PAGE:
For assets with a much weaker connection between time and usage, calendar-based PMs can make less sense, and eventually, you end up over or under maintaining your assets. You’re doing the maintenance too early, when the asset doesn’t yet need it, or too late, when the asset has already developed more serious problems. The solution is the next type of preventive maintenance, meter based. 

What is meter-based preventive maintenance? 

Unlike calendar-based PMs, here you need to monitor how much assets are being used to determine when they need maintenance. You’re not looking for signs of problems. Instead, you predetermine an amount of usage between PMs, and then keep tracking until you reach it.

Meter-based PMs: advantages 

The advantage is that your program is much more in tune with your assets. Work gets done when it’s needed, neither too early nor too late. This takes care of the problems of over and under maintaining assets.

But it’s not without some challenges. First, you need to determine what to track for each asset. For a vehicle, you might want to track mileage. For a pump, cycles. For the widget-making machine on your line, the number of widgets produced. These are good for tracking usage, but not perfect. For example, the miles on a car driven by a lead-foot 16-year-old are not the same as the miles on a car lovingly pampered by a retired grade school teacher. In the end, though, manufacturers often provide suggestions on how to track usage and when to perform maintenance tasks.

Another challenge is that because you’ve tied the PMs to usage, it’s a bit harder to prepare for them. With time-based PMs, you know right down to the hour when they’re going to happen. But with usage-based PMs, you lose some of the advantages you get from advance scheduling. It’s harder to get the right people and materials to the asset at the right time.

Which assets to include in a preventive maintenance program? 

Short answer: if it’s light bulbs, don’t add them. They’re the classic example of an asset that you should let run to failure. Why? They’re cheap to buy and have. It costs next to nothing to carry them in inventory because they don’t take up a lot of room and they never go stale. Also, they’re never critical to your operation. If one goes out, you can quickly and easily replace it, but there’s generally no rush. So, if it’s light bulbs, or anything that shares a lot of qualities with light bulbs, don’t add them to the program.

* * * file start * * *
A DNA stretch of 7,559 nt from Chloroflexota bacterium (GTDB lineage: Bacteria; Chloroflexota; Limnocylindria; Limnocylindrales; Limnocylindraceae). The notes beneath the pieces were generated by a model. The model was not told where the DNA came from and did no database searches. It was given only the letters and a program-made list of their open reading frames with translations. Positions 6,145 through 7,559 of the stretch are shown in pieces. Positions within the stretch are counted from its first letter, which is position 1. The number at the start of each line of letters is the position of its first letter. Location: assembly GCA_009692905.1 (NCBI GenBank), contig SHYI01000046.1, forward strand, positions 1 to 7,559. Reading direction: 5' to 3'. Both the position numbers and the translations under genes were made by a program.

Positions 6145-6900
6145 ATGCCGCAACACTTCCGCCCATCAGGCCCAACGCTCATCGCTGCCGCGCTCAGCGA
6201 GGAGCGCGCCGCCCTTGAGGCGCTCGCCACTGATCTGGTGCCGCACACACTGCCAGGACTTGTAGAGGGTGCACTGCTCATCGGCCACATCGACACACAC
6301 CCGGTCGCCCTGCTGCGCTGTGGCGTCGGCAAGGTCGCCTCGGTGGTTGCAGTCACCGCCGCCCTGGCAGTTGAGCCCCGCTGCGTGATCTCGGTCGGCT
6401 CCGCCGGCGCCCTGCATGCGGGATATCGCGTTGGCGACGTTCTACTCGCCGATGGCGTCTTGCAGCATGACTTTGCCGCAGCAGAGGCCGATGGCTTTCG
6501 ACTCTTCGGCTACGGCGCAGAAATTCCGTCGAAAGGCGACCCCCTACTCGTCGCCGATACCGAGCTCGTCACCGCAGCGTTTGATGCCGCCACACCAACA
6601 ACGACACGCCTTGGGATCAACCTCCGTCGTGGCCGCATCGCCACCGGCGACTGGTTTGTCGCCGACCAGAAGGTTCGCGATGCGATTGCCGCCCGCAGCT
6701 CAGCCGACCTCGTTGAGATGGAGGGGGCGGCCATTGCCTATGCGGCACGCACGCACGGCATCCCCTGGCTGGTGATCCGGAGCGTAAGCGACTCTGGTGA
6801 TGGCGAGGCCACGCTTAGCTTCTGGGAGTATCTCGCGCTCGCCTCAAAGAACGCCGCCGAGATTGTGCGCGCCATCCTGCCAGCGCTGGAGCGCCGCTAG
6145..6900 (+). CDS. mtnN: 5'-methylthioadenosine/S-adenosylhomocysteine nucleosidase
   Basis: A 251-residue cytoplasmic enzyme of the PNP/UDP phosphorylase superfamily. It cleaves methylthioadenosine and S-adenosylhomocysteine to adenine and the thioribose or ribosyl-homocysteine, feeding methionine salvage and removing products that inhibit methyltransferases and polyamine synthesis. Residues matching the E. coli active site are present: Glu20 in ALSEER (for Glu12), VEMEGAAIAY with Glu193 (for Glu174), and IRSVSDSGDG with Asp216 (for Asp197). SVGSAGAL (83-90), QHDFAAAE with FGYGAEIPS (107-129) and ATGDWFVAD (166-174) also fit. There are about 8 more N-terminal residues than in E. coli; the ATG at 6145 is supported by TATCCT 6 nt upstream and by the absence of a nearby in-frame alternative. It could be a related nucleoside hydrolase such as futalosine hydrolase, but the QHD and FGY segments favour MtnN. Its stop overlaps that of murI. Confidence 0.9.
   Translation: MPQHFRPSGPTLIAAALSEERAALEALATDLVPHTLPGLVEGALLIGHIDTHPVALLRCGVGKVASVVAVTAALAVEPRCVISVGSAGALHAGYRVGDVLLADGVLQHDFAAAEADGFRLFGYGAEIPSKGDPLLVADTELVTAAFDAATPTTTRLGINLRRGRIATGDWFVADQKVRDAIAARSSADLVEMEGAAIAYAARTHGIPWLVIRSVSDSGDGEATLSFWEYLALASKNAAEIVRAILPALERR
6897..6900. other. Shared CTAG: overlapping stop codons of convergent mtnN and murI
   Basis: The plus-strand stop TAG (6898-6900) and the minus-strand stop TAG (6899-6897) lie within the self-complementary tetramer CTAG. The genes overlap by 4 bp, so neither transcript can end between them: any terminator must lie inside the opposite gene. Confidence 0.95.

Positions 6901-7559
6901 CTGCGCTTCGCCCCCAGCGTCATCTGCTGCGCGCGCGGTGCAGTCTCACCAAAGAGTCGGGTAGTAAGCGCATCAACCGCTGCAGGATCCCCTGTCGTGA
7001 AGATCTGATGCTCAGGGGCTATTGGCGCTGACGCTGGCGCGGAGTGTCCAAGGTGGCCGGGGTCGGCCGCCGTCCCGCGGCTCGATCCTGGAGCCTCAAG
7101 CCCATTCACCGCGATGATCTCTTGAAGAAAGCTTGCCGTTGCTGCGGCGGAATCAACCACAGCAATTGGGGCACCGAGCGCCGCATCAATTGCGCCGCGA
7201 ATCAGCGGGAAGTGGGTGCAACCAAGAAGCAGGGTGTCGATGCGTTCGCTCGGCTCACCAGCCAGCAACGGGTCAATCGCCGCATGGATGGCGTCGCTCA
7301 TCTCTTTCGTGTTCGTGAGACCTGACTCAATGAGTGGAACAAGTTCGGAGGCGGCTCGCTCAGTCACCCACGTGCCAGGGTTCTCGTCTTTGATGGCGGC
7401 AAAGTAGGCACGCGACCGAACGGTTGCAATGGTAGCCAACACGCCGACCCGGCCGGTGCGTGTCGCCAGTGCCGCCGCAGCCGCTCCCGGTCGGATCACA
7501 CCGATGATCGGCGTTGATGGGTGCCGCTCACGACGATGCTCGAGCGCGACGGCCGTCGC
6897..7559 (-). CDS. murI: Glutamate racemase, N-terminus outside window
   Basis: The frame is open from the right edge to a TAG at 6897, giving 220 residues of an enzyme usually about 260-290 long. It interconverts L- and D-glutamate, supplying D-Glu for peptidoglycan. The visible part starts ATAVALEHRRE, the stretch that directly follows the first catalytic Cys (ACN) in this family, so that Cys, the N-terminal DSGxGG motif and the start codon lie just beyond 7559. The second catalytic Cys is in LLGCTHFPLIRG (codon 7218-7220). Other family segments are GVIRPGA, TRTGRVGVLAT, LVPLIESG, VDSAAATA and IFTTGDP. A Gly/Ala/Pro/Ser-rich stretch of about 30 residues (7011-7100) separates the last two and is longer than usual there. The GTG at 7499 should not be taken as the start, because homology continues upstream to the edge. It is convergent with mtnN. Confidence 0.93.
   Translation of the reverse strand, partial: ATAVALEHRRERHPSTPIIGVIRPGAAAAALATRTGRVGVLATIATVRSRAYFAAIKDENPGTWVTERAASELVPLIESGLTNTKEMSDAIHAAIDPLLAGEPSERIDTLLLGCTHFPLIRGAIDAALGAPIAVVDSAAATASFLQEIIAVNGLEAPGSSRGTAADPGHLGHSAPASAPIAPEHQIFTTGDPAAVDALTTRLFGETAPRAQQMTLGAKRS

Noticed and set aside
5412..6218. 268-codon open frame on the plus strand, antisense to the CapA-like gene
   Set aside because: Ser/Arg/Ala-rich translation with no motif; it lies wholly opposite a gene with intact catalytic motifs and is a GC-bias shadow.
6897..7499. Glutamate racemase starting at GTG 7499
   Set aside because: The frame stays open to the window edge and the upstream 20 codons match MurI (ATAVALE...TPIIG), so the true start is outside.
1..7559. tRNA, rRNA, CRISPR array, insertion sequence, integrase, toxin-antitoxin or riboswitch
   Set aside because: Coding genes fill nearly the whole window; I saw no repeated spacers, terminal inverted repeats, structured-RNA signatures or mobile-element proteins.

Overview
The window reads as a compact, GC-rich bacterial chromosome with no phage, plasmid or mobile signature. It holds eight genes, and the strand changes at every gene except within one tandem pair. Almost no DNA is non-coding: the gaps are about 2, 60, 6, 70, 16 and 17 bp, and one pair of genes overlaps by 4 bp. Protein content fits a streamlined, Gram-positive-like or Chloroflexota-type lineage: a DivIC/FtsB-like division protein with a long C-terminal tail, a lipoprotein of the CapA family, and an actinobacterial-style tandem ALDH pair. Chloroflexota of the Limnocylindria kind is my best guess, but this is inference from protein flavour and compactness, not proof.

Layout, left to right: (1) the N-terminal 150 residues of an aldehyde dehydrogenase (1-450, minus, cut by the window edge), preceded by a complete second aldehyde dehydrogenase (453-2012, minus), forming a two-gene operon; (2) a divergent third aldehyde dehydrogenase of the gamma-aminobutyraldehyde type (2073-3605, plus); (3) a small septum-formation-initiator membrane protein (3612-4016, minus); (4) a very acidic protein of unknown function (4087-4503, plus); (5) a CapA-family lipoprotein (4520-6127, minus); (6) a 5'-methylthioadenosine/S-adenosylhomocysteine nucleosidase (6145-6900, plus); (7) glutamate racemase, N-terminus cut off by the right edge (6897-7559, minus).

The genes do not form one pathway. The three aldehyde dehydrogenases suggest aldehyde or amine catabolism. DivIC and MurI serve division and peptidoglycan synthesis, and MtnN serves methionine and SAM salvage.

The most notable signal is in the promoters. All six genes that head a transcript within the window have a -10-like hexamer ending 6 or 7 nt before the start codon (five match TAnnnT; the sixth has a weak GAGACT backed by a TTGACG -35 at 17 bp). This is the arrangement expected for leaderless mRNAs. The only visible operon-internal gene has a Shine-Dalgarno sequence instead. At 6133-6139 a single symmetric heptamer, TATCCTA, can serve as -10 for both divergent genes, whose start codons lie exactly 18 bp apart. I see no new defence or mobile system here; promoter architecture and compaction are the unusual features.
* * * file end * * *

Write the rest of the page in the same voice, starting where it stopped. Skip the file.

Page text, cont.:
For everything else, focus on criticality. Basically, ask yourself this question about each asset: If this asset stops working, how bad is bad? The key is to make sure to think of all the different ways it can be bad, including issues related to: 

  • Maintenance costs 
  • Regulatory compliance 
  • Workplace safety 
  • Overall lost production 

Once you know the types, you can start to consider degrees. For a fuller explanation of how to choose which assets to include, check out How to Pick the Right Preventive Maintenance Strategy and Find the Best Maintenance Management Strategy.

How to get started with preventive maintenance? 

If you don’t have one yet, get a modern CMMS software. If you have one but it’s not delivering the results you were promised, get a new one. A cloud-based CMMS with real-time data updates and anytime, anywhere mobile access is the backbone of an efficient preventive maintenance program. It makes every step of setting up, scheduling, and tracking your program easier. 

A good CMMS is great at collecting and safeguarding data, which you can then leverage to determine PM tasks and frequencies. Use the calendar view to see all your time-based PMs, and tie in meter readings to track usage-based PMs. Built-in inventory tracking, which connects directly to both on-demand and scheduled work orders, delivers the right parts to the right place at the right time. And because you eliminate the need to rush deliveries, you also get those parts at the right price. 

But before all that, your first step is to reach out to CMMS software providers. Once you explain your situation and challenges, they can help you find the solution that works best for you. 

About The Author

Jonathan Davis

Jonathan has been covering asset management, maintenance software, and SaaS solutions since joining Hippo CMMS. Prior to that, he wrote for textbooks and video games.